We read and review for the love and joy of books.
Review:When Audie Barrack heads to his little boy’s school to find out why he needs to report to the principal’s office, he’s shocked to find out that a little kindergarten girl named Randi has socked him in the eye, and it’s apparently not the first time his son Grainger has fought with her. But the greater shock is when he finds out that Randi’s father has recently died and her other daddy is blind. No wonder she’s acting out!
Dixon feels helpless and hopeless, especially when he can’t even see the man brought into the office with him. He’s been living in a world of hurt, staying with his mom and dad on their llama farm and can’t seem to find a way to get himself out of the doldrums. Their retirement dream was to have this farm and they’re thankful they have a place for Dixon and Randi to stay, but they are also very concerned that it’s been over a year and he can’t seem to do more than watch TV all day. They don’t realize just how lost and helpless he feels, and when they express concerns about his ability to raise Randi, he nearly loses his mind. They don’t realize that Randi is about all that’s keeping Dix together right now.
When he has a chance to help Randi make friends with his niece, Audie takes it and through this simple act, the beginning of a friendship between Audie and Dix is formed. Over time, both Audie and Grainger become involved with Dix’s family. Audie is a cattle rancher, and his love is training horses so when Randi expresses an interest in learning to ride he encourages Dix to let her. On the flip side, Grainger wants to learn to play guitar and once he hears Dixon picking at his guitar, a deal is made. Each man will help the child of the other. Over time, all four get closer and the kids not only stop fighting, they become fast friends.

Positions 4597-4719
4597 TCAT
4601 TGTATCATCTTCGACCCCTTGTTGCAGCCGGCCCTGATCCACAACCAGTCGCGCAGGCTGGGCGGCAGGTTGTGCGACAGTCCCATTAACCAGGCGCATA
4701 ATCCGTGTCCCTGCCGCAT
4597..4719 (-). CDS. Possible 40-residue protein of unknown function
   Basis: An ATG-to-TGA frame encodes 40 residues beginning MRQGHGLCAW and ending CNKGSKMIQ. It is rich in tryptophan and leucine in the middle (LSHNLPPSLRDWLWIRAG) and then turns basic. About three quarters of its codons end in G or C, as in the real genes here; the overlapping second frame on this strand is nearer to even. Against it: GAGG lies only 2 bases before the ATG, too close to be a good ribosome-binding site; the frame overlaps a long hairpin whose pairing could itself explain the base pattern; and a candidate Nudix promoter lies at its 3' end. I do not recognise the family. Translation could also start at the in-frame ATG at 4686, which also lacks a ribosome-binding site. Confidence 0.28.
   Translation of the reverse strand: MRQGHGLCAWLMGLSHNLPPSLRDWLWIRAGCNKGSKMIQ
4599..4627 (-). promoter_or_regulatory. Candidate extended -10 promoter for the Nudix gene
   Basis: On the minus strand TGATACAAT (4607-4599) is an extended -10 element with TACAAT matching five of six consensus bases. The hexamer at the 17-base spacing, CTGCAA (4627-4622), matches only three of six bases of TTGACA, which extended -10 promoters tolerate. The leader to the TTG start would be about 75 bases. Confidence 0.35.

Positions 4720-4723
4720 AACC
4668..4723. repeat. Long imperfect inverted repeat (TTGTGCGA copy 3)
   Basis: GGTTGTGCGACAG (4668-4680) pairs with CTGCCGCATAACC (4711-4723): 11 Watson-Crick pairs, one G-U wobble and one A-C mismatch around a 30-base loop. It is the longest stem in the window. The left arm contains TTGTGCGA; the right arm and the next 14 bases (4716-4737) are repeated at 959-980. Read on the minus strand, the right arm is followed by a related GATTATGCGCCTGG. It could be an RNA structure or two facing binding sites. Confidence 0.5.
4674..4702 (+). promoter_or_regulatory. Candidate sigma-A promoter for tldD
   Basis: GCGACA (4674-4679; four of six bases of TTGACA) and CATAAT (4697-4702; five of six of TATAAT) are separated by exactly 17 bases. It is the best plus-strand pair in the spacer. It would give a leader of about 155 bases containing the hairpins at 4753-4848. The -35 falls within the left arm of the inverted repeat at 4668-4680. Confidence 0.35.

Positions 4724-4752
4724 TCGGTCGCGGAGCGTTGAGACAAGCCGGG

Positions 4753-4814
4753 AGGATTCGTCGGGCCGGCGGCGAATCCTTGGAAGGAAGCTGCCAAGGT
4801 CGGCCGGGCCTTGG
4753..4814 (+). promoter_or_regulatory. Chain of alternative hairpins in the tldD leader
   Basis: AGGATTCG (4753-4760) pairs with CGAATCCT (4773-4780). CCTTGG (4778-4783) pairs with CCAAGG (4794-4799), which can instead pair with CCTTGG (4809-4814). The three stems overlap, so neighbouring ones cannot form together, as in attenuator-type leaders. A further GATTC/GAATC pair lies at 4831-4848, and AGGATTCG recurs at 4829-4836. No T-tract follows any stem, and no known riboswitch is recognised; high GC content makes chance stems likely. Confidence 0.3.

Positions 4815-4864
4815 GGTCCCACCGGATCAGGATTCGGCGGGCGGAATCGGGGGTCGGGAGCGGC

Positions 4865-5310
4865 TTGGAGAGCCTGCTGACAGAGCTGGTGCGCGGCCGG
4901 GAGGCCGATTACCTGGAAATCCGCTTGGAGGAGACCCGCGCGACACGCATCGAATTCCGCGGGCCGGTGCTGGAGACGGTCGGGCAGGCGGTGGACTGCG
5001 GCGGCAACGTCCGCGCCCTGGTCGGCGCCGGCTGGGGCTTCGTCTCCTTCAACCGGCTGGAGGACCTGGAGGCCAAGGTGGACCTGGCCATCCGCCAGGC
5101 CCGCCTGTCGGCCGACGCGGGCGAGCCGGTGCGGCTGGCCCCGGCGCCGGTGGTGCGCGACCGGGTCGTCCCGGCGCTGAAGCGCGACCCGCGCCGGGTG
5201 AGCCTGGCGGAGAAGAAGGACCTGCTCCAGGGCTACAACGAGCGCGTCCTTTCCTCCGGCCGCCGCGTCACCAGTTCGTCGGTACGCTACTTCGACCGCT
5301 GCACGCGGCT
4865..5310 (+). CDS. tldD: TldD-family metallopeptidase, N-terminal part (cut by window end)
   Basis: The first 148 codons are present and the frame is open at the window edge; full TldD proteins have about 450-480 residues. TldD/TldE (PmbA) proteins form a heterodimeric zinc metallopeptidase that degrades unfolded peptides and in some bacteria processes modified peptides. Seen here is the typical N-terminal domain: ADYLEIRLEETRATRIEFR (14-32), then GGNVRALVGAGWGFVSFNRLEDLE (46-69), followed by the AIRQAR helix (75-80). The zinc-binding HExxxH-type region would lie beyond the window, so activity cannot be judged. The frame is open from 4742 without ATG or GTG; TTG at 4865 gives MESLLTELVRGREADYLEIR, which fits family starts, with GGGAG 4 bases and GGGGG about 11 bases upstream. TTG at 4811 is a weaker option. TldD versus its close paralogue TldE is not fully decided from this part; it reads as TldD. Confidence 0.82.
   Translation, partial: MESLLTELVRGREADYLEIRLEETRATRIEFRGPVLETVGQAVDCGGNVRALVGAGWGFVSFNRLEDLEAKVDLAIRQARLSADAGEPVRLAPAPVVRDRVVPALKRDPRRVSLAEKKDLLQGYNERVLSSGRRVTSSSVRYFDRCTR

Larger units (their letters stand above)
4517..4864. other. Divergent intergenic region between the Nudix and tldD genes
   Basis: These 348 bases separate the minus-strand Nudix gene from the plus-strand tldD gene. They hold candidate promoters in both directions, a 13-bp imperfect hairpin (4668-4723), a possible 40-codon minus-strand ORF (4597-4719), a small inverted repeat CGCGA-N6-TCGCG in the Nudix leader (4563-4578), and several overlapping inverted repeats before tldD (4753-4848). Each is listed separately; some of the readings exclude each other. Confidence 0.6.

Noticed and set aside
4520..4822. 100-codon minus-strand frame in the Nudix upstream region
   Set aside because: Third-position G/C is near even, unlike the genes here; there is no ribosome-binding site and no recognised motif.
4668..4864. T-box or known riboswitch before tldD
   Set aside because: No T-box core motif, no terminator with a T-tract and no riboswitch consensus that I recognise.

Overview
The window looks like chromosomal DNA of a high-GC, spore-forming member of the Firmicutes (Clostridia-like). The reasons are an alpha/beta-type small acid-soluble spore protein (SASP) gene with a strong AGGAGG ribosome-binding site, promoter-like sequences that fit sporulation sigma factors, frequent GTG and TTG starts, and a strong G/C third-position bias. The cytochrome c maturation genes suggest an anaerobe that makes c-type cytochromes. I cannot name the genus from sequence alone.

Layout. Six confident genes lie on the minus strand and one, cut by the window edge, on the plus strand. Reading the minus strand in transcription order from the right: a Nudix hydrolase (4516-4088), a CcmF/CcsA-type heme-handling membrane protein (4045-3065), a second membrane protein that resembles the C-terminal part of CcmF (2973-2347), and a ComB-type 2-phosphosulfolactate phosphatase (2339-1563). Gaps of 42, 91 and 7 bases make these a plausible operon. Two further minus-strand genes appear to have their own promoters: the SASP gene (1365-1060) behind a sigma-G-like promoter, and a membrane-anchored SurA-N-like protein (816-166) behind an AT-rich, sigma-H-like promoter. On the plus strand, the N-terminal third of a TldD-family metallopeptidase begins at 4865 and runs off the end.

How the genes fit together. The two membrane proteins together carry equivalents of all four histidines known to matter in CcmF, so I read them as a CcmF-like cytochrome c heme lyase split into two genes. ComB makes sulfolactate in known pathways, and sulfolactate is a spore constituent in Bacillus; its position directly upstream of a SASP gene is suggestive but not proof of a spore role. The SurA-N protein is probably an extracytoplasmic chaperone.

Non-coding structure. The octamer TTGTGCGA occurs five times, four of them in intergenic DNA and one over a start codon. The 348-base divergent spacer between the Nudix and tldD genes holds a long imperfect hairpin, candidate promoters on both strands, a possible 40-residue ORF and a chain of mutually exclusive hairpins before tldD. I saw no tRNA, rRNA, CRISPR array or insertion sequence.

The slow burn between Audie and Dixon is hot in and of itself, and I love the way the author handled it right from the start. There’s lots of kissing in this story and lots of romance, love, and affection. The love isn’t just between the men either—it’s also love for the family they begin to build together. When circumstances contrive to force them apart and to give in to the pressures of their mothers who state they only want the best for their boys and their grandchildren, Audie and Dixon firmly unite and find their way to their future together. I enjoyed most of the slow-building romance, the dynamic between the two MCs, the way the author handled Dixon getting over the death of his husband Ron, and the way the author built the new family unit with the children.
In fact, this is the kind of romance that leaves me feeling happy and with that warm and fuzzy feeling that I enjoy so much. Reading is supposed to make me feel good and this one certainly does that. I’d recommend it to lovers of M/M romance, and especially to those who enjoy hurt/comfort, disability/illness, and/or men with children stories.